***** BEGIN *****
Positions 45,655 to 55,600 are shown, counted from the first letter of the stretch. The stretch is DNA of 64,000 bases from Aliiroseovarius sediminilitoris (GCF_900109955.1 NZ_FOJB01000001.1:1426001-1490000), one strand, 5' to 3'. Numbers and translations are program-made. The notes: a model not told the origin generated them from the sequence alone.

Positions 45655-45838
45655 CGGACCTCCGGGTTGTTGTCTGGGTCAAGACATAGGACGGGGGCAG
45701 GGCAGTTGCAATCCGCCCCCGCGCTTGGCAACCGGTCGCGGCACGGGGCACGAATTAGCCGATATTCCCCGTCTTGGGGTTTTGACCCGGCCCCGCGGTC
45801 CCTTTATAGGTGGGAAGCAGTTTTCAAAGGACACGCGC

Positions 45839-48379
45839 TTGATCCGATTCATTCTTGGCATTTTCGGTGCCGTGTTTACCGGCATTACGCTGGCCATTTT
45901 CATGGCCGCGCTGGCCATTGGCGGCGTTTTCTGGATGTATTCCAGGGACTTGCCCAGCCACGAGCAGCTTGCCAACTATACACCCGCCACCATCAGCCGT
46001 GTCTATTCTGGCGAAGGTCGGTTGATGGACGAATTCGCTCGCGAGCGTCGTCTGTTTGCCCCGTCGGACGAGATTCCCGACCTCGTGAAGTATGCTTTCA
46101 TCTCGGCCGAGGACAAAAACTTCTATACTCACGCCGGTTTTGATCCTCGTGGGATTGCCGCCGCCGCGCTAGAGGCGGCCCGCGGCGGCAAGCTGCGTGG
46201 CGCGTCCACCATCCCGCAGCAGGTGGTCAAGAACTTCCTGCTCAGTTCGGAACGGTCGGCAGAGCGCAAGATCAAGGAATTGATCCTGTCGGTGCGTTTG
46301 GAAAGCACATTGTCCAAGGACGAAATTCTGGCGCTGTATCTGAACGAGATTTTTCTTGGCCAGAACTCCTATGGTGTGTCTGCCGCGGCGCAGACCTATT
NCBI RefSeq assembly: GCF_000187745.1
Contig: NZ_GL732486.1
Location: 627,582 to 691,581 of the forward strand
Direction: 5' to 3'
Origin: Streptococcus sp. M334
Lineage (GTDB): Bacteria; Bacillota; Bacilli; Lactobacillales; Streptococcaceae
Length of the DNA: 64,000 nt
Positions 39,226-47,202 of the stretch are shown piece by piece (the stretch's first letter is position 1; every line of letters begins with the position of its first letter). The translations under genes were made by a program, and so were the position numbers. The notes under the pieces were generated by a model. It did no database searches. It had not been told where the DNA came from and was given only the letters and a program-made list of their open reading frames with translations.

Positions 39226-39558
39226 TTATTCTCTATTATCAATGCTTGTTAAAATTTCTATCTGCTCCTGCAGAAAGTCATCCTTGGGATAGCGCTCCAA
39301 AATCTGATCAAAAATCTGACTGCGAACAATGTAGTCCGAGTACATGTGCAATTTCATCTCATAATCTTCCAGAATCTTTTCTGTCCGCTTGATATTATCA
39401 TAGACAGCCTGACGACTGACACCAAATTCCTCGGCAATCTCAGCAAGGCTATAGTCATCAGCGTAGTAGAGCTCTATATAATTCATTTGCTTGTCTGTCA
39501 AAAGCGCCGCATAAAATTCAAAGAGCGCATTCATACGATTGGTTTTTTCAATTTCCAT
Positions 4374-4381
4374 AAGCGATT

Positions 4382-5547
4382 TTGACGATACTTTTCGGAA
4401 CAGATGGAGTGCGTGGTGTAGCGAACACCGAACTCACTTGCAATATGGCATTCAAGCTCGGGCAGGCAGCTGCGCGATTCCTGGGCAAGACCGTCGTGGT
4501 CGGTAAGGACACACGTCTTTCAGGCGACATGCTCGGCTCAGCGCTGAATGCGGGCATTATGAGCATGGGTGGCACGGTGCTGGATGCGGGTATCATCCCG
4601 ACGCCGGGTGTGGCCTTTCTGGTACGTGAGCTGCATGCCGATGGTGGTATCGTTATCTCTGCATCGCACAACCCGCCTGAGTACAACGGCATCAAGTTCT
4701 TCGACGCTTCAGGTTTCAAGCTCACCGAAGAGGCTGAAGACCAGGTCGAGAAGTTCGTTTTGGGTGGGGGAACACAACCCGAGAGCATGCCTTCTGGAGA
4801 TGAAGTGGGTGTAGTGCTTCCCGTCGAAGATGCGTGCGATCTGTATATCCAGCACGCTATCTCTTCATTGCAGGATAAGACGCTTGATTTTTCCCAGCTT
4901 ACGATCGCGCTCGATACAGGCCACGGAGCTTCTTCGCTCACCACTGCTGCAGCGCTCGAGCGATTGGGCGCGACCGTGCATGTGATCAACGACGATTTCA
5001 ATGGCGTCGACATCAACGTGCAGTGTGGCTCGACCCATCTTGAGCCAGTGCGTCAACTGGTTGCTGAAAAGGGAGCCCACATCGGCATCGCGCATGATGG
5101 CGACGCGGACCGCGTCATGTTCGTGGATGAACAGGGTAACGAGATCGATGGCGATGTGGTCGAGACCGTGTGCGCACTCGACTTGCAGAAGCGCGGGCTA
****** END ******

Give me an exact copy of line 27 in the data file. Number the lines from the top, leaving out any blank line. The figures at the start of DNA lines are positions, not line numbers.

4374 AAGCGATT